By Philip newman
In more than two years of negotiations, the MTA often proclaimed its financial condition so severe as to preclude any labor cost increases for three years, but the agency and negotiators for bus and subway workers have agreed on a contract providing 8 percent raises over five years.
The agreement must now be approved by the workers and the Metropolitan Transportation Authority board.
Gov. Andrew Cuomo, who announced the settlement April 17, praised the accord.
“This agreement is a fair agreement,” said Cuomo, accompanied by MTA Chairman Thomas Prendergast and John Samuelson, president of Local 100 of the Transport Workers Union.
Samuelson said he sent a note to the governor April 16 requesting that Cuomo oversee the talks in their final phase.
Under the tentative new contract, TWU workers will get an 8 percent pay raise over the life of the new contract, including retroactive 1 percent raises for 2012 and 2013, then 2 percent raises in 2014, 2015 and 2016.
The transit workers will pay 2 percent of their base pay for health care benefits, an increase of 1.5 percent. The tentative agreement also provides improved dental and optical plans.
For the first time, MTA employees will get two weeks of paternity or maternity leave.
Prendergast said the agreement will not include any fare increases not previously scheduled.
The settlement was no doubt watched with great interest by unions representing some 300,000 municipal employees on the job without labor contracts for more than four years and thousands of Long Island Rail Road workers, who have tentatively set July for a strike, although they are negotiating in the presence of a three-member federal President’s Emergency Board.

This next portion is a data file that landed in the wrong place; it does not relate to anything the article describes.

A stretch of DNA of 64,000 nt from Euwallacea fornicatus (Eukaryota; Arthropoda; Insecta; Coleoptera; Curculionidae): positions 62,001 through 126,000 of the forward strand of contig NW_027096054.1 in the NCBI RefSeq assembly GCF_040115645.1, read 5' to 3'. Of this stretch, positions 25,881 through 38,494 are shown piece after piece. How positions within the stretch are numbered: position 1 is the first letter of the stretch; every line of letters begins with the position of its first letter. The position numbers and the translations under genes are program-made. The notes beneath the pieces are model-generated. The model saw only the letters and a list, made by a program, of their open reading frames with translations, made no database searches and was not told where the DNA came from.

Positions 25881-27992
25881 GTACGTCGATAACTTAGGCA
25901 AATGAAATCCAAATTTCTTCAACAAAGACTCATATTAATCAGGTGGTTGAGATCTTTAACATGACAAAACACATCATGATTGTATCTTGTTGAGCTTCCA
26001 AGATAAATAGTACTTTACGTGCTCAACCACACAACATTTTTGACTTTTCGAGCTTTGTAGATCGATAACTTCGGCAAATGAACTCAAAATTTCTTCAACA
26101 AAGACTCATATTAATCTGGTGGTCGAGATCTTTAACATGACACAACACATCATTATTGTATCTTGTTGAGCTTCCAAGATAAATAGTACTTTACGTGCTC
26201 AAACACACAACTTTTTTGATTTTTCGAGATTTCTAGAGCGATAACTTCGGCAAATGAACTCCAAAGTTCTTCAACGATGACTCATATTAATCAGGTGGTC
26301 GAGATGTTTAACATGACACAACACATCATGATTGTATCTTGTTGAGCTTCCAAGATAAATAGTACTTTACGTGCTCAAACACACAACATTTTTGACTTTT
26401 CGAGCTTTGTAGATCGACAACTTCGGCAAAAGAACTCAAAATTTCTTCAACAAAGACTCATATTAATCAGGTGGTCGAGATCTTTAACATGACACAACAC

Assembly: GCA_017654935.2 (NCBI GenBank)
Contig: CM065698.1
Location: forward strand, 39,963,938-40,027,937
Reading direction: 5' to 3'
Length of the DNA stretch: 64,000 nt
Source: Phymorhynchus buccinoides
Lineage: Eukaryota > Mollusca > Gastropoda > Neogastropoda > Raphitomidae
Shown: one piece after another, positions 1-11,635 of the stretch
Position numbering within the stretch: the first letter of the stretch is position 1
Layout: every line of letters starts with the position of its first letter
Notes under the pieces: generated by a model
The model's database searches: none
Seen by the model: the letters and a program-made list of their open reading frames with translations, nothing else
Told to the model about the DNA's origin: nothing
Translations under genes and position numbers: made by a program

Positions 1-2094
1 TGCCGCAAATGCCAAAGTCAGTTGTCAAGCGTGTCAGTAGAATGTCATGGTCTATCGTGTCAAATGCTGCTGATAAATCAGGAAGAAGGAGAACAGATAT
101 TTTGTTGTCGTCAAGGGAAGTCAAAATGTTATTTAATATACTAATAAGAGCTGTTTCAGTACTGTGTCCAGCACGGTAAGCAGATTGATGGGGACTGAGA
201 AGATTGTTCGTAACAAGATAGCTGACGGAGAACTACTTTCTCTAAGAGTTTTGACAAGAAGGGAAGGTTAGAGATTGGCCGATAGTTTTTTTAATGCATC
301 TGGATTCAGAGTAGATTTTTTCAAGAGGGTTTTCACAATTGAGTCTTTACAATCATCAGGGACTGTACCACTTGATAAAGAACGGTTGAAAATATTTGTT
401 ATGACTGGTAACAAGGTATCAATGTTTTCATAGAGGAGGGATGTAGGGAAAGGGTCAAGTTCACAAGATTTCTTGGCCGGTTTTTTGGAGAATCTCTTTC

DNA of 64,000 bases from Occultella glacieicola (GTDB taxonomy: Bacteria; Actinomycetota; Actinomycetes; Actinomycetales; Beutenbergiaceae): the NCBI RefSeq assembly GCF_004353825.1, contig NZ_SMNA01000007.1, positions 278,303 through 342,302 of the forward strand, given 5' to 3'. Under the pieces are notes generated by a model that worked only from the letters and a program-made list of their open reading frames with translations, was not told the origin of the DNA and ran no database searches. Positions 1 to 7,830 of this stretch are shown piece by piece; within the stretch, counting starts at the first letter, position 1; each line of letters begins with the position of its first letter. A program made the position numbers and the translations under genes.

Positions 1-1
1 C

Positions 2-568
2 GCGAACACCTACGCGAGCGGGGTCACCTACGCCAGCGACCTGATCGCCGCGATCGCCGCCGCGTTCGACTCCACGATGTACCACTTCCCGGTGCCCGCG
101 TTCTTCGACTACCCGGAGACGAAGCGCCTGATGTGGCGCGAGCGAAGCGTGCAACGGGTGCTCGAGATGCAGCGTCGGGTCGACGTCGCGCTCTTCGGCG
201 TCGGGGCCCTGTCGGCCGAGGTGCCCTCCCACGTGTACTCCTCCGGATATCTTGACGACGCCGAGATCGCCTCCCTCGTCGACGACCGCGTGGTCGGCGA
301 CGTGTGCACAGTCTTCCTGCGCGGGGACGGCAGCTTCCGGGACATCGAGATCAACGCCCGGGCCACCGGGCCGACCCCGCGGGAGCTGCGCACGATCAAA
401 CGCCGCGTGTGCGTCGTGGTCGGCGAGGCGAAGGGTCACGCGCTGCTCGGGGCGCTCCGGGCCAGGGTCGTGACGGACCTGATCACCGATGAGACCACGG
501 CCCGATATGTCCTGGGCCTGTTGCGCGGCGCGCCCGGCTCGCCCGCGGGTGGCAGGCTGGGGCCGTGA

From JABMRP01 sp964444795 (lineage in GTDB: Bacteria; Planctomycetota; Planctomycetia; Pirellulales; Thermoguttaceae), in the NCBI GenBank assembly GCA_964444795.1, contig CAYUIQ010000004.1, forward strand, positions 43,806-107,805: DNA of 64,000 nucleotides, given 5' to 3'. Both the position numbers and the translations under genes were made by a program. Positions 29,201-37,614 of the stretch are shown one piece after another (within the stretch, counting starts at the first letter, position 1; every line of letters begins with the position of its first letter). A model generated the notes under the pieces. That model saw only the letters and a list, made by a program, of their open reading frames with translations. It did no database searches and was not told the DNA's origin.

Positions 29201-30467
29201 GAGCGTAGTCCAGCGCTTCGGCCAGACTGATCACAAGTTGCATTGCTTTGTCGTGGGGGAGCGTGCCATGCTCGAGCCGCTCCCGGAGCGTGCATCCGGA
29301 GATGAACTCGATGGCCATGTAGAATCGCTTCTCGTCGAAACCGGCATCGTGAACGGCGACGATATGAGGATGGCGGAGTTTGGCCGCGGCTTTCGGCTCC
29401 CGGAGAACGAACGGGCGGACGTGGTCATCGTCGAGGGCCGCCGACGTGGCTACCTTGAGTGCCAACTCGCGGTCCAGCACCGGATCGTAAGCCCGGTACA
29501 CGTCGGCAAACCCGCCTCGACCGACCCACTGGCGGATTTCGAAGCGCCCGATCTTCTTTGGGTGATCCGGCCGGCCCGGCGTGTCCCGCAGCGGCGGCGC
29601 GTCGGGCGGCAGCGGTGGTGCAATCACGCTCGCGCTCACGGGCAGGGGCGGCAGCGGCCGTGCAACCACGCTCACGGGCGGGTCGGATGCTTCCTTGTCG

Cuomo said he did not think the MTA-TWU settlement would affect the negotiations with the municipal workers.
Gene Russianoff, attorney for the transit advocacy agency Straphangers Campaign, said the settlement was “obviously good news, but the devil is always in the details and we will know more when we are able to look over the contract.”
Throughout the negotiations, the MTA said repeatedly its three-year plan would succeed only if the agency spent nothing on labor costs. The impact of the tentative contract on the MTA’s bottom line was unclear at this point.
Reach contributing writer Philip Newman by e-mail at email@example.com or phone at 718-260-4536.